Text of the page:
Don't forget to consider the provenance of the medium. Where was it found? Oil paint is made from pigments found all over the world. It is no coincidence that the practice of oil painting rose to prominence during the years of European colonial expansion.

How does the medium interact with the subject being portrayed? Is the artist using the medium consciously? How can you tell?


The process to which the materials have been subjected is very much a part of the language of the work.

Investigate the artist's process. Did they draw, drip, throw, kiln-fire, burn, chemically develop, collect, find, break, re-purpose, spray, weld, copy, replace, extrude, mould, cast, stamp, glue, saw, poke, prod, build, shave, indent, emboss, print, etch, conceal, reveal, drop, explode or merely abandon to the elements for a period of time?

In the place where the process meets the medium, something has been done to an object. The object has been transformed by the act. You could say the artists' stock in trade is her ability to transform an object in a way that creates meaning, therefore art can be defined as an object infused with meaning.


Like every sentence, every artwork must have a subject.

The subject of the work is often the least important, yet its the element that most people engage with first.

It is the essence of the piece, as it is the element the work is ostensibly about. However, subject holds a specific place in relationship to the other elements of the piece. For example, is the subject central to the work? Could the work exist relatively unchanged if the subject was changed? Does the subject distract, elucidate or support the meaning of the work?

Since Cezanne, thousands of artists have engaged in the genre of still life, typically a piece of fruit with a few kitchen objects. Does every work in the genre of still life hold the same meaning?


Composition is about the elements of a work, and their arrangement within the plane/s.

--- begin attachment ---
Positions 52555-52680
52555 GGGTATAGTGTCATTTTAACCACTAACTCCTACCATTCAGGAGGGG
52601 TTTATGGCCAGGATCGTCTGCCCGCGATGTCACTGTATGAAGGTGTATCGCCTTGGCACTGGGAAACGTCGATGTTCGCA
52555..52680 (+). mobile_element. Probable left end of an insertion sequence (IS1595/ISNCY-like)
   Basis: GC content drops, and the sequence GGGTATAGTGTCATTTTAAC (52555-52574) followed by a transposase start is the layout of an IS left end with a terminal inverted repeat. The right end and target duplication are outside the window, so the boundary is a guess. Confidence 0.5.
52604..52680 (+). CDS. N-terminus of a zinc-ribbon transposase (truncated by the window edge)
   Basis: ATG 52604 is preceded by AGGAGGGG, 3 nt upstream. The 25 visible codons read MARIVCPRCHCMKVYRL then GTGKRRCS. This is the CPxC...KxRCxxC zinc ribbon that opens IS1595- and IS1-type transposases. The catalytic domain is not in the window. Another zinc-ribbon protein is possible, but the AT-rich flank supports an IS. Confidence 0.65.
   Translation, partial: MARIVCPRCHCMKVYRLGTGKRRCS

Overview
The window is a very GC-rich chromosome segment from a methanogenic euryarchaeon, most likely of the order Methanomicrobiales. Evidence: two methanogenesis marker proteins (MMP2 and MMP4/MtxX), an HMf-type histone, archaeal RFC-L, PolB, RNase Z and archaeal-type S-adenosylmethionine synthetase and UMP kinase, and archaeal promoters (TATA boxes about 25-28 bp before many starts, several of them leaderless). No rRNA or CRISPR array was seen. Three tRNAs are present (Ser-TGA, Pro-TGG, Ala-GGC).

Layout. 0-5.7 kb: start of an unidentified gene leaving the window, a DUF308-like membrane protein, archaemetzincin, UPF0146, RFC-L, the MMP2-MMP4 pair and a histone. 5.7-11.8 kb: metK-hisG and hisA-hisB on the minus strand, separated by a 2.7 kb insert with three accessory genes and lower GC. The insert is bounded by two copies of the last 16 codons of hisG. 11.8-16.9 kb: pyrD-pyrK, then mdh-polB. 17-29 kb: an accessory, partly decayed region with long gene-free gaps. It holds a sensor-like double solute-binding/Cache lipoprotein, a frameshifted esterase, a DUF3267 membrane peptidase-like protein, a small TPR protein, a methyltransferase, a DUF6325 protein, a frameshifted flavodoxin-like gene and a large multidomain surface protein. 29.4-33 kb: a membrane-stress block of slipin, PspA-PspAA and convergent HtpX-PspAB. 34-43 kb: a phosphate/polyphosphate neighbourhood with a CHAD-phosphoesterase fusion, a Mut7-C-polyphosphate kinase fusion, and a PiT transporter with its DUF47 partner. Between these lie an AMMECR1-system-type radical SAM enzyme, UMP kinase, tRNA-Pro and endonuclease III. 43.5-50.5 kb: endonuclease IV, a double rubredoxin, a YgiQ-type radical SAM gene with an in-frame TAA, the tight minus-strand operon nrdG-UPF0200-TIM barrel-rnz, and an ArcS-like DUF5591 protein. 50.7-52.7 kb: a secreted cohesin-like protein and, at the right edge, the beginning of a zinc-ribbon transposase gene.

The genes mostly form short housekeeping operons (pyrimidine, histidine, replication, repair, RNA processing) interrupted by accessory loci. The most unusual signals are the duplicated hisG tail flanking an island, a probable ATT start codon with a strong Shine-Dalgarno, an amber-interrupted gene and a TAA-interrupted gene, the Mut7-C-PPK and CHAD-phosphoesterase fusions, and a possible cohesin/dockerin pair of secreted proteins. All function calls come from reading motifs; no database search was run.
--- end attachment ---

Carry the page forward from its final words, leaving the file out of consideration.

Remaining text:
The way to understand composition is to begin by looking for tension. Which elements are competing for attention? A well composed artwork will contain different qualities in relationship with one another. Something long and narrow leaning towards something short and squat. Something furry moving away from something shiny or prickly. Colours. Sizes. Warmth and coolness. Humour overlaying something deadly serious.

Explore the negative shapes as much as the positive shapes. Sometimes tension is contained therein.

When looking at composition, experiment with removing elements, either in your imagination, or block with your hands. I have found that in every successful piece, there is one element that cannot be removed without the entire piece becoming devoid of meaning. Find that element, and you have decoded the entire work.

Finally, never forget you are the viewer and as such, play a very important role in the life of an artwork. Art is a circuit from artist to artwork to viewer. It does not exist without the eyeballs that view it. Every interpretation adds something to the life of an artwork and the work will receive your feedback, adding to the aura that surrounds it. As you deepen your art experiences by asking better questions, your interpretations improve in quality and scope and thus the circuit of quality art is enriched.